So, just before Christmas, and having recently received some free samples, I finally did what I’ve wanted to do for literal years – I bought some Demeter perfumes. Having never had the chance to smell any of them, I decided to buy a number of the small roll on oils, so that I could then go back in the future and buy larger perfume sprays of the fragrances I decide I really like best. At AU$8.50 each, the perfume oil roll ons were a perfect way to try a wide variety of scents at minimal cost.
For those of you in the dark, Demeter specialises in creating one note scents – that is, scents that have a single recognisable smell, rather than being a multi level, multi note fragrance.
For instance, Demeter scents include Orange Blossom, Violets, Mango, Tomato Seeds, Wet Garden, etc. Demeter has also recently created some more complex yet still simple fragrances designed to evoke the smell of particular cocktails and locations, such as White Russian, and Great Barrier Reef.
I had a lot of trouble deciding which fragrances not to get, as so many appealed to me! In the end, this is what I bought:
You’ll notice that I have one bottle of perfume spray – this is because it was on sale, so I took the chance and bought it as well (and I’m glad I did).
What do I think of these fragrances? Let’s break it down…
What Demeter says: “So close to America, yet so far away and exotic to most Americans – that contradiction made Cuba a perfect subject for the initial Destination Collection. And exotic is the perfect starting point for this fragrance. We focused on the rich, vibrant nightlife of Havana, warm, inviting and sensual, with lush notes of tobacco leaves, green sugar cane and Latin spices.”
What I say: This is nice…I really like it, and I think it would be a great scent for men as well. Spicy but subtle, this is a definite favourite.
Would I buy it again: I’ll definitely be buying a larger bottle of this.
What Demeter says: “Banana, liquor, sugar: What could be better?”
What I say: This is sweet and very banana-y. As someone living in the “banana state” of Queensland, it really appeals to me. It might be a bit much for shyer people, as it is a strong scent, but I actually really like it.
Would I buy it again: Yes, I’ll consider buying the larger bottle of this.
What Demeter says: “We apologize to other cities at the beginning but the Philadelphia Flower Show really is the best in the U.S.: Philadelphia gave birth to America’s first horticultural society, The Pennsylvania Horticultural Society, in 1827 and the nation’s first flower show, the Philadelphia Flower Show, in 1829. The Show was held in an 82-by-69-foot building called Masonic Hall on Chestnut Street. Twenty-five Society members showed off their horticultural treasures including a variety of exotic and native plants like magnolias, peonies from China, wonderful Orchids, an India rubber tree, the Coffee Tree of Arabia, and sugar cane from the West Indies. In 1996 the Show moved to its current location at the Pennsylvania Convention Center, where it encompasses 33 indoor acres, with exhibit space taking up 10 acres of the main exhibit hall. The Show’s expanded size and scope makes it the largest indoor Flower Show in the world, entertaining crowds of over 275,000 people annually. Demeter has captured the size, variety and freshness of that Philadelphia experience in our Flower Show Pick-Me-Up Cologne, for you to experience whenever you choose.”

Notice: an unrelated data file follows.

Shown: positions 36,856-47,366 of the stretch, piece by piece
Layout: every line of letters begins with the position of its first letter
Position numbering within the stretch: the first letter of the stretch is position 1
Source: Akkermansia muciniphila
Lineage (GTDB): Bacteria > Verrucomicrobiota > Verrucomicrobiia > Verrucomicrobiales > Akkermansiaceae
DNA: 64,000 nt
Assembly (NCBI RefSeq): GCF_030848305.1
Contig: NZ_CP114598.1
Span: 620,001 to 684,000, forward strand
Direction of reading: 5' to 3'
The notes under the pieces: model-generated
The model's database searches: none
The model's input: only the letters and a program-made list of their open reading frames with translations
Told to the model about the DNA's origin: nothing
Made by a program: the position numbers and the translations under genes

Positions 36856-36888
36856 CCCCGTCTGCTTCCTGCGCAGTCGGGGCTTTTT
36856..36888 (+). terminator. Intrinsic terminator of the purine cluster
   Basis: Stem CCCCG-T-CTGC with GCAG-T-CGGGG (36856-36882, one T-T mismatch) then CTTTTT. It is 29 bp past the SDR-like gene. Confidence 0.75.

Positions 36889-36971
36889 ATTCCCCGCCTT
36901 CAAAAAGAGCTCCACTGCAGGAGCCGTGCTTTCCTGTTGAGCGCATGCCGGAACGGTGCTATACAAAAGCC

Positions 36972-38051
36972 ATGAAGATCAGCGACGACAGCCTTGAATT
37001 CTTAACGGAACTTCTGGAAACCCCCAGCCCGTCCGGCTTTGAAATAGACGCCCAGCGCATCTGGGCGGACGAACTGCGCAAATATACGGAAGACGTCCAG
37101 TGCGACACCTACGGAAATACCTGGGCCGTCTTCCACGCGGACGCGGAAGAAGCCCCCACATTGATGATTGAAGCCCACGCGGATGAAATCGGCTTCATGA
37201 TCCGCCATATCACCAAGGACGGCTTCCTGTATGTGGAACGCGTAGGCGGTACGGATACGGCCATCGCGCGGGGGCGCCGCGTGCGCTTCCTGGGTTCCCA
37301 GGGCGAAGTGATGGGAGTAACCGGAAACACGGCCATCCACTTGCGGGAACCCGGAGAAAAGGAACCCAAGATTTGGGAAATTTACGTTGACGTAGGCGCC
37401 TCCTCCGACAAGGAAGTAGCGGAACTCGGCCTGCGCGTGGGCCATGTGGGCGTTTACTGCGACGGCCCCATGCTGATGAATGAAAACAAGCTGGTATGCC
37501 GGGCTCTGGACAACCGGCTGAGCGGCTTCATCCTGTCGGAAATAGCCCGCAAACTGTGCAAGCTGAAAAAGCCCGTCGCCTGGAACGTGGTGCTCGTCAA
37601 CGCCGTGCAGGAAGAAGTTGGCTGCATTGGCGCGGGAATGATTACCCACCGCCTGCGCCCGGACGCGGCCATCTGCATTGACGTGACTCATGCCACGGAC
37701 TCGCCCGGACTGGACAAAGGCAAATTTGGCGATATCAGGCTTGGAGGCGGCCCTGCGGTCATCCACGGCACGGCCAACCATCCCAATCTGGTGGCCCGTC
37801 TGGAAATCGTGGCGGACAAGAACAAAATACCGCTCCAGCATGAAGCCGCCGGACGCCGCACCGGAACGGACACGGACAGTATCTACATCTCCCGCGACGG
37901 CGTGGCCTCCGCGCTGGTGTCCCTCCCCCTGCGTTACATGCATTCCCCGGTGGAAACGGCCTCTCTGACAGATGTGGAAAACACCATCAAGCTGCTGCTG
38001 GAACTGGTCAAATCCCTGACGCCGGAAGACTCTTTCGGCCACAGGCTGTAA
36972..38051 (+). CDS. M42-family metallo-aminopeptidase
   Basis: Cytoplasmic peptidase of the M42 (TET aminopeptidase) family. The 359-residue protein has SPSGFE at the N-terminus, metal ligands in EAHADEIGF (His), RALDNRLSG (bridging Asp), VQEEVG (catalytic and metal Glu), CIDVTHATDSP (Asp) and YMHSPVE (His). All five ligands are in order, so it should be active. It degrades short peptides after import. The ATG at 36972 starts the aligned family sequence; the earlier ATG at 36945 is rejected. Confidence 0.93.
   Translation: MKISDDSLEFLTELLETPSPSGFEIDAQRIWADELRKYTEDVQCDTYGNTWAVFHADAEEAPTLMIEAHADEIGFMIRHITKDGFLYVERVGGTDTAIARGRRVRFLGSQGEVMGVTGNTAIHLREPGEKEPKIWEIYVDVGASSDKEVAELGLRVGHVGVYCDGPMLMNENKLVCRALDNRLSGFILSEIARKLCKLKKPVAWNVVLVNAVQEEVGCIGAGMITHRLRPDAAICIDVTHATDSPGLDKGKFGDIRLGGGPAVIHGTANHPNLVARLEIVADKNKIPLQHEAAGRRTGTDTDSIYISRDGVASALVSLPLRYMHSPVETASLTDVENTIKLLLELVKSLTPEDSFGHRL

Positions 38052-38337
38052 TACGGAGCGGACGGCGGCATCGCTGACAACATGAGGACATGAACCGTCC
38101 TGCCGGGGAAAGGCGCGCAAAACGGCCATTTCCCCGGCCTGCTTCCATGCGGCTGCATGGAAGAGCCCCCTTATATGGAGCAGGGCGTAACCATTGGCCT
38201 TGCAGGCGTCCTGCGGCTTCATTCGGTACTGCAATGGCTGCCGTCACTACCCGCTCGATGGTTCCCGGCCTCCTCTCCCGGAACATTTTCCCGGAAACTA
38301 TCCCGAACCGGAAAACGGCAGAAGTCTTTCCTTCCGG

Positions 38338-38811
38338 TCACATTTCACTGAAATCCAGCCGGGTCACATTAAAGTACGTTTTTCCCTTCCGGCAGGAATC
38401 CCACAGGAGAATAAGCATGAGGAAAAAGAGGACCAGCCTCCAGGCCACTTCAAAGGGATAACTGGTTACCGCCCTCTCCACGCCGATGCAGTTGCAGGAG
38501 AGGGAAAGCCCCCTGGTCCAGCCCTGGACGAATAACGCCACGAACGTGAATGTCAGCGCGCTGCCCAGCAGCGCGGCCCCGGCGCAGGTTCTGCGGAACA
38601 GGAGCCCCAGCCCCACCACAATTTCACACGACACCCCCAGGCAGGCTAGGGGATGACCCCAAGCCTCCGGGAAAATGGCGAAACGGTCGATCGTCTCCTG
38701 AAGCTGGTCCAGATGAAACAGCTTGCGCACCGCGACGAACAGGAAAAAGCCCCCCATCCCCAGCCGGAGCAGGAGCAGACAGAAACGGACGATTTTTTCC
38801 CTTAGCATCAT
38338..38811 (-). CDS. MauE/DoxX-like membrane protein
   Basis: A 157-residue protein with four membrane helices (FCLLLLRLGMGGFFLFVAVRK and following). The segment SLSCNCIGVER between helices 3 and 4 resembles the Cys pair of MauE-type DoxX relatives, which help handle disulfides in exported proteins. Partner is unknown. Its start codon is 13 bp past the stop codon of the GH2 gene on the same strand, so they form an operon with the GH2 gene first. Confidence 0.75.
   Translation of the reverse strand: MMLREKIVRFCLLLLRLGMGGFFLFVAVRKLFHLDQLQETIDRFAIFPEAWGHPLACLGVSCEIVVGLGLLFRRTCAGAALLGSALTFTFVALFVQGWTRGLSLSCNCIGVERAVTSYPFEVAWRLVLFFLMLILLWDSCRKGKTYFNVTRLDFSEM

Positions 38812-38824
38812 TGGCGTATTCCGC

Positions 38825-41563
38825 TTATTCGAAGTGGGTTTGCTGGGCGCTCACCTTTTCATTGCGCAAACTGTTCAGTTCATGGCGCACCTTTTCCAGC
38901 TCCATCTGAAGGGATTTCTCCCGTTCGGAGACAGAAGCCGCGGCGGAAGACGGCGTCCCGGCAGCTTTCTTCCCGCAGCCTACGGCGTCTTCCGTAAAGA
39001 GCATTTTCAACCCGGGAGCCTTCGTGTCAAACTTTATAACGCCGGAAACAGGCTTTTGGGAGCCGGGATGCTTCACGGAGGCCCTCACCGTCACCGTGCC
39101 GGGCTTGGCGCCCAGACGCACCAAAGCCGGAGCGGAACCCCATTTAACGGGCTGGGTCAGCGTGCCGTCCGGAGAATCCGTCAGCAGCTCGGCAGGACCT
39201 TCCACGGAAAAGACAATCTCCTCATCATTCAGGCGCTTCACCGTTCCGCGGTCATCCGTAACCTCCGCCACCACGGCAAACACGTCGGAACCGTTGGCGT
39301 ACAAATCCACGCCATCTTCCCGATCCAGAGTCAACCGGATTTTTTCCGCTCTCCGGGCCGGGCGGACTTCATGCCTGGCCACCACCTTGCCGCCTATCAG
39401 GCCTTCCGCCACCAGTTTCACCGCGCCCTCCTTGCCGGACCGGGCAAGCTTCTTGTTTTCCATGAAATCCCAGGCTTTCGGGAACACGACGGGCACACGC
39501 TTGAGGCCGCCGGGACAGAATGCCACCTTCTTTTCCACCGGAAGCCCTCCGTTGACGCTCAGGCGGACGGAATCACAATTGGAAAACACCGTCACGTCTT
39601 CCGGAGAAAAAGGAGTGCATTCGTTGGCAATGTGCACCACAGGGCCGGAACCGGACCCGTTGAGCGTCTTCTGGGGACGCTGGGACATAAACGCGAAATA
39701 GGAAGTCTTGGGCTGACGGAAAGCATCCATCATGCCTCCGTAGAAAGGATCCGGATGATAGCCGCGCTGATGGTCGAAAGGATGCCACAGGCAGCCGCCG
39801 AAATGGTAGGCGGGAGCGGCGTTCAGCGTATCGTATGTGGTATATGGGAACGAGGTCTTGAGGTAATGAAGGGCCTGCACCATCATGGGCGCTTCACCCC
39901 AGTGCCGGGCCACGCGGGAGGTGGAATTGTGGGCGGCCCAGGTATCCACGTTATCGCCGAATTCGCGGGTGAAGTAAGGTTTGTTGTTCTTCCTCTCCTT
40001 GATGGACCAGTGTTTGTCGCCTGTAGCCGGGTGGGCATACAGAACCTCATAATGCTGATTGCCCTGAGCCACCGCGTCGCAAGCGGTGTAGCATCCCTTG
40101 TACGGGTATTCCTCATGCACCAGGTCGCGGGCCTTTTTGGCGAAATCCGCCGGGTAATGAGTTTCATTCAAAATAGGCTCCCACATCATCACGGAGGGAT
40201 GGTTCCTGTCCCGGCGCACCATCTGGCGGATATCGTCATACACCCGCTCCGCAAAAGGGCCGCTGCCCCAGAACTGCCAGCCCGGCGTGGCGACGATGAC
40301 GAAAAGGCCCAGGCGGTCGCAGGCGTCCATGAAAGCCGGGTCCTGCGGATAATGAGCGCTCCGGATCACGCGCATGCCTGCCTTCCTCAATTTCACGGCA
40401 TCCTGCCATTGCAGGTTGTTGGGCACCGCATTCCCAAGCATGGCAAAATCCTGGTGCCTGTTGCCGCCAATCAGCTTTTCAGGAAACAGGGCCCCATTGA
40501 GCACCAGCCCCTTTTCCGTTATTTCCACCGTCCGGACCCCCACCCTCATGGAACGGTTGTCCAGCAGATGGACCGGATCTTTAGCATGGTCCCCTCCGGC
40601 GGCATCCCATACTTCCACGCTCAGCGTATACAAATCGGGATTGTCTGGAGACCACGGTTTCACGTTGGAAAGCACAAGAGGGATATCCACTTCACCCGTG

What I say: This has a clear scent of lillies and pollen as the main scent, with a general greeness backing it up. I think it does genuinely smell like a bunch of mixed flowers, and it’s very fresh and verdant.
Would I buy it again: Yup, if I only buy one flowery scent from those I sampled, it would probably be this one.
What Demeter says: “Demeter’s Gingerbread is a rich, spicy ginger scent, extremely warm and sexy. If Hansel and Gretal had only had this, things might have been very, very different. Gingerbread has been baked in Europe for centuries. In some places, it was a soft, delicately spiced cake; in others, a crisp, flat cookie, and in others, warm, thick, steamy-dark squares of “bread,” sometimes served with a pitcher of lemon sauce or whipped cream. It was sometimes light, sometimes dark, sometimes sweet, sometimes spicy, but it was almost always cut into shapes such as men, women, stars or animals, and colorfully decorated or stamped with a mold and dusted with white sugar to make the impression visible.”
What I say: This is nice, warm and subtly spicy, and is clearly gingerbread, not ginger root or ginger flower. It’s a great scent for wearing at Christmas or in the depths of winter, when you’re snuggled up in scarves and coats.
Would I buy it again: No, simply because I think the little bottle I have is large enough to satisfy my Gingerbread needs.
What Demeter says: “Close your eyes. Take a whiff. Breathe in these Feminine and Irresistible Aromas. Experience Demeter’s Apple Blossom, a warm, delicate floral scent with just a hint of sweet apple.
The apple tree is so ubiquitous in America, in legend, lore and our daily lives that we hardly slow down to take notice. At Demeter, a big part of our job is to notice and capture those everyday scents, like Apple Blossom, for your olfactory pleasure.”
What I say: Subtle and very floral, this is great if you’re after an every-so-slightly-powdery feminine scent.